An interesting assessment of Kevin Rudd and his origins, from a political sense, by Chris Griffith in today’s Oz.
It’s a well written piece and reasonably describes the Rudd we see leading Labor today. I tend to disagree though with Ross Fitzgerald and John Black when they assess Rudd as not ideologically driven. Rudd may not be a socialist in the purest sense, but his explanations of his plans for Australia, should Labor take government, and the passion he’s displayed to date about education, health and general social needs in society bring me to believe that he certainly has democratic socialist leanings.
Conservative he may also be, in accordance with his religiosity and rather straight-laced views on gay marriage and stem-cell research, but conservative in terms of Howardian conservatism, he most certainly isn’t It’s these aspects of the next potential Prime Minister of Australia, which I believe, put a lie to the age-old left -v- right paradigm parrotted by many in a bid to pidgeon-hole both themselves and their antitheses.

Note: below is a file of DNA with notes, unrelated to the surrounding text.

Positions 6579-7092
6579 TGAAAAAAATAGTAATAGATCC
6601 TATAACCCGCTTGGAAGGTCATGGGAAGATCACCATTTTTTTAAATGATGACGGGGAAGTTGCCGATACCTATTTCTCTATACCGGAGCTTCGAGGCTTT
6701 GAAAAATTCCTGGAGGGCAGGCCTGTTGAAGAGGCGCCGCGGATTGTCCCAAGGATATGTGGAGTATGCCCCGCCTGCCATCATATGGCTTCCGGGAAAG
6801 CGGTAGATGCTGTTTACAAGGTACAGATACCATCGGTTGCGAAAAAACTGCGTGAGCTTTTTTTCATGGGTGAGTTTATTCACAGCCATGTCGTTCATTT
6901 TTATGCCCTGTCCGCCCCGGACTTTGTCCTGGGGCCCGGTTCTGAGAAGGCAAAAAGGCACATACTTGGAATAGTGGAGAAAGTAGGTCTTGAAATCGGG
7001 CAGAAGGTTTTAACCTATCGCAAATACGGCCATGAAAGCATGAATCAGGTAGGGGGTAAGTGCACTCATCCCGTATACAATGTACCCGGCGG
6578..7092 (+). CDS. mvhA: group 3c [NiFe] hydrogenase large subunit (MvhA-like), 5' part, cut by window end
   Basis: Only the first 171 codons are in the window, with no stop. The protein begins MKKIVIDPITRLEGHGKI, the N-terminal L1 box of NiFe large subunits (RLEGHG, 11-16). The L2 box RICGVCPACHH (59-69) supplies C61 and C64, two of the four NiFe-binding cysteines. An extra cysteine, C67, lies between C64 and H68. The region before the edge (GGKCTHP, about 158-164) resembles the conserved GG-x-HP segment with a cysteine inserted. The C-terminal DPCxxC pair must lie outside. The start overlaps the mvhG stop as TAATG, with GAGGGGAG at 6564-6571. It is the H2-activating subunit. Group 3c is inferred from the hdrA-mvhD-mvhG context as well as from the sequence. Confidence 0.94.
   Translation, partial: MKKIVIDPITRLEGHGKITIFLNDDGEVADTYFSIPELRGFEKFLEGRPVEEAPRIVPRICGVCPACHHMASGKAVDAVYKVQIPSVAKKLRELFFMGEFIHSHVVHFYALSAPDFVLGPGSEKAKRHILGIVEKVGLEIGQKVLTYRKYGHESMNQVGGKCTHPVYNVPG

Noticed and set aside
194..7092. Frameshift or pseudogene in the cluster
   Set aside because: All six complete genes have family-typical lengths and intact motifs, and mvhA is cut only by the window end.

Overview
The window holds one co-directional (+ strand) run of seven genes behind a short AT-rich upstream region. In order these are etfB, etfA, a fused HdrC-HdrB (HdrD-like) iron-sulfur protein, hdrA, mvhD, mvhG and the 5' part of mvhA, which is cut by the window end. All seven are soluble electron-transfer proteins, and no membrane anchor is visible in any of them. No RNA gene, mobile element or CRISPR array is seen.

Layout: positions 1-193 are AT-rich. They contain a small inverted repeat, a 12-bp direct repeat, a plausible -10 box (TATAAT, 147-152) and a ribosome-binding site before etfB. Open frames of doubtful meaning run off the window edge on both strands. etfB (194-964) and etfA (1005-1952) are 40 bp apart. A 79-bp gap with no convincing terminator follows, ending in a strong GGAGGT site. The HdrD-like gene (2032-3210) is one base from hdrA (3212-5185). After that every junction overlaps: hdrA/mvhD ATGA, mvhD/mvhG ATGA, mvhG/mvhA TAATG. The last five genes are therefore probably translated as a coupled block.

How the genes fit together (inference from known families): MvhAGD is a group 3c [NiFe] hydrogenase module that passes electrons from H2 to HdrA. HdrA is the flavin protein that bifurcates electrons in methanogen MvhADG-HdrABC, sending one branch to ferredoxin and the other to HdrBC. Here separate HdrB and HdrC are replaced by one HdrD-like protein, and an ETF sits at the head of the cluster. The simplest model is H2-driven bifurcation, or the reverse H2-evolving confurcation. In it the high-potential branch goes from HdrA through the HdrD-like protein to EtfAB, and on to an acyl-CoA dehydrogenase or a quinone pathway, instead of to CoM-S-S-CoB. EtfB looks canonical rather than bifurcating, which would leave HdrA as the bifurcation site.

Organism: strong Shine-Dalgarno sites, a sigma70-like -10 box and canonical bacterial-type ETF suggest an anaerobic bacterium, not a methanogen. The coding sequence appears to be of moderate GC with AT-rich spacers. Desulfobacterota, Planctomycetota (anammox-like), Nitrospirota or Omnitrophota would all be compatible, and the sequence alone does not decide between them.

Politics is no longer about extremes, as the past five weeks of the Election2007 campaign has demonstrated. It’s no longer strictly about ideologies, although John Howard might dispute that in his quieter moments. Politics is about tactical positioning and expertise in the practice of game theory. Then tired and worn epithets of ‘left’ or ‘right’ simply don’t mean anything any more.
UPDATE: An excellent example of the bitter taste left in the mouths of those who perpetuate the left -v- right paradigm.